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Inspiring Faith is a featurette written by parishioners. Check back for fresh content posted periodically.

posted 4/3/2024
We have struggled through the season of Lent and experienced the Holy Triduum: Holy Thursday, Good Friday and Easter. The meaning of these three days may be too mysterious for most to understand. At best we may come away with some impressions on which to ponder. Perhaps poetry can better express the awe for which there truly are no words:

Triduum Impressions

Warm and heavy hearts enter into the Sacred Triduum:

Royalty Greeted, Holy Meal Consumed, Love Songs Sung,
Feet Washed, Tender Words Spoken, Truth Revealed
Kiss Of death,

Betrayal, Pain, Blood, Flesh Sacrificed,
Fear, Love, Hopelessness,

Jesus Is Risen!

Fire, Light, Water, Incense, Ancient Anthems sung,
Healing, Hope, Oneness, Awe, Jubilation,
Chasm-Bridged, Life Forever

Three Days Eternal, Alleluia!

The Resurrection of Jesus defines our Catholic faith. Without it, there would be no faith at all. Jesus was not simply a great prophet or teacher; only God can
rise from the dead! And His whole desire was to free us from sin and enable us, all of us, to follow Him. Our life as we know it on this planet will change, not from life to death, but from life to LIFE. The promise to live with Him in perfect bliss is our whole motivation and assurance. This is why we continue to celebrate. We had 40 days of Lent and now we have 50 days of Easter. Our Liturgical year teaches us to understand more deeply our Lord’s earthly life, death and and Resurrection and invites us to imitate Him.

“Jesus Christ is Risen, Alleluia! Indeed He is Risen, Alleluia!”

posted 3/18/2024

For many years our Catholic church has recognized the home as the “first or
little church” where we learn about God – who He is and why we need Him
so much. Usually it is our mothers or fathers who teach us our first prayers
and bring us to Mass every week.
Within our earthly families we learn about the family of God. Therein, we
learn about manners and respect for others and this primary learning is what
helps to keep our families orderly and civilized. Learning about God is
essential to the formation of our souls but it is also necessary within our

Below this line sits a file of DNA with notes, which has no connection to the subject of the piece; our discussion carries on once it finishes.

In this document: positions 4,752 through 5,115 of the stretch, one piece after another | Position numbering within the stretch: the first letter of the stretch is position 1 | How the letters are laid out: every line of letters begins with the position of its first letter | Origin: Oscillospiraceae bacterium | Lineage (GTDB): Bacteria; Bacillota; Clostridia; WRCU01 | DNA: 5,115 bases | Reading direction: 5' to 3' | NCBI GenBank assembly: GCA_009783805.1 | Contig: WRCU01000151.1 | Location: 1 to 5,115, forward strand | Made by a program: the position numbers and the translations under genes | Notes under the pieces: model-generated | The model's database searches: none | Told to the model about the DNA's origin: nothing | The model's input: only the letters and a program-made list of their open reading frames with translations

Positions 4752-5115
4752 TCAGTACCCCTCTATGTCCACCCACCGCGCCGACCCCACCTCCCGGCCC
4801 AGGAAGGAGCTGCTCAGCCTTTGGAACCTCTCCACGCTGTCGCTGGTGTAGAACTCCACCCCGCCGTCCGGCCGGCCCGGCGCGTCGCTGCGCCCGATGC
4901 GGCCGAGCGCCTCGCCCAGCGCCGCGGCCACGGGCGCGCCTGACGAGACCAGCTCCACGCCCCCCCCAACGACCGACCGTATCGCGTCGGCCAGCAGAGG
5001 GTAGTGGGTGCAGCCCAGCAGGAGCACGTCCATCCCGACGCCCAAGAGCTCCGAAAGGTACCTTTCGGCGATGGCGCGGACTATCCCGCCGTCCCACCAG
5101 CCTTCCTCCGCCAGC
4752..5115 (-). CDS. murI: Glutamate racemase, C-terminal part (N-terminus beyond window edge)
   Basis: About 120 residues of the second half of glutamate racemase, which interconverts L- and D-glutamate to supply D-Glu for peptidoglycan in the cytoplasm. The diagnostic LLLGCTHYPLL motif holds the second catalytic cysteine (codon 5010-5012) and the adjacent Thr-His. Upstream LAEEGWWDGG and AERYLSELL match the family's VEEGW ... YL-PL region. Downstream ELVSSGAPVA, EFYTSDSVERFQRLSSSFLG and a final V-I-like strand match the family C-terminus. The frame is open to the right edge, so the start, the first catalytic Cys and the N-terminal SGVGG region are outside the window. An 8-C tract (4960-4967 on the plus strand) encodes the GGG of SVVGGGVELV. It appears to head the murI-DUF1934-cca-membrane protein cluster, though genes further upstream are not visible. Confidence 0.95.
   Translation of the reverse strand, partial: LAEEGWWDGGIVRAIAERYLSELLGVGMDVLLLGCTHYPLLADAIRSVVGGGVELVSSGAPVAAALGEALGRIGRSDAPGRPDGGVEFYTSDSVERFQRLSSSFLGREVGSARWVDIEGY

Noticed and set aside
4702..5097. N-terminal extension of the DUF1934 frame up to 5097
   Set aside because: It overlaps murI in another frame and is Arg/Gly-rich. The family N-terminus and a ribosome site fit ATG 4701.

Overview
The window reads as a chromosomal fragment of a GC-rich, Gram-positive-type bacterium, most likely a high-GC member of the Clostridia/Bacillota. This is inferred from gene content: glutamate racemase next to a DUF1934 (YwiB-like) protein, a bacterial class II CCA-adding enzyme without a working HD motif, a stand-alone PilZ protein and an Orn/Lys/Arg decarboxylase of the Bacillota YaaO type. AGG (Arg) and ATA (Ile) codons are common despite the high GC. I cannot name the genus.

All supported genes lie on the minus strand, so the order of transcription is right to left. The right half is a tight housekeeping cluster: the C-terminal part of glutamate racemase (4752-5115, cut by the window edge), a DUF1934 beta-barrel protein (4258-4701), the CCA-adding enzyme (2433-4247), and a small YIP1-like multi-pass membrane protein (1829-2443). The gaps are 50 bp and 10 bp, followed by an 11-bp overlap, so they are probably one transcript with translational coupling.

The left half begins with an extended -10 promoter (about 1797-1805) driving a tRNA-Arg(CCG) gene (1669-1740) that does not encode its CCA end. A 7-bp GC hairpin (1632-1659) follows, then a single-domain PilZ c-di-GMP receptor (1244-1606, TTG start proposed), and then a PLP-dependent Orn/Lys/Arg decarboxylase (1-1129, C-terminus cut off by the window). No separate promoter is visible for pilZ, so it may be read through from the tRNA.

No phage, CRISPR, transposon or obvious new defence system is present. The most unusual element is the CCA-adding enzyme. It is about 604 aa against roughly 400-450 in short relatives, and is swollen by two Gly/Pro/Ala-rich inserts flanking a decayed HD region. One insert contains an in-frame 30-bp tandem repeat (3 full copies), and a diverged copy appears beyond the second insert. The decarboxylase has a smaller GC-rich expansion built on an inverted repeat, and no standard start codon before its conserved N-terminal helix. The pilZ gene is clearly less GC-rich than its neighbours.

families and eventually as members of society. Keeping God at the center
of families may well be the strongest building block for making the world a
better place.
The goal of keeping God at the forefront of of our lives may be hard to attain
but through His extravagant love, God sends us His grace, enabling us to do
more than we ever imagined. Asking Him for His guidance should be our
first step in solving any type of problem, physical, psychological or social,
which may arise in our lives. Asking Him for help is not a sign of weakness;
He waits every day to hear from us and His presence is always available for
God Himself is an example of familial love. The love flowing throughout the
Trinity (Father, Son and Holy Spirit) is a constant reminder of the type of
love we should try to imitate. And Jesus showed the disciples how to access
His presence; He spent lots of time in prayer, sharing His heart and soul with
His father. He taught His friends the “Our Father” prayer and even invited
three of His apostles to pray with Him in the garden of Gethsemane during
His darkest hours. Sadly, they let Him down as we so often do. His
crucifixion and death were the ultimate signs of His vast love, giving
everything He had to give, holding nothing back for Himself.
At mass on Sunday mornings at St. Paul church we can see examples of
God centered love in the numerous, multi-generational families, (children,
parents and grandparents) in attendance. They are inspiring examples for
everyone at Mass. Loving each other and loving God at the same time must
be very pleasing to our God.

The old adage “The family that prays together stays together” is most
likely true.

posted 1/5/2024

Recently, while crossing the parking lot at our church, I heard a “clickity- clack” sound behind me. As a family began to pass us by, I looked over to see the source of the noise even though I vaguely remembered it from long ago. There was a lovely little girl who must have been walking in a new pair
of “heels”- one of the coming of age symbols for my generation.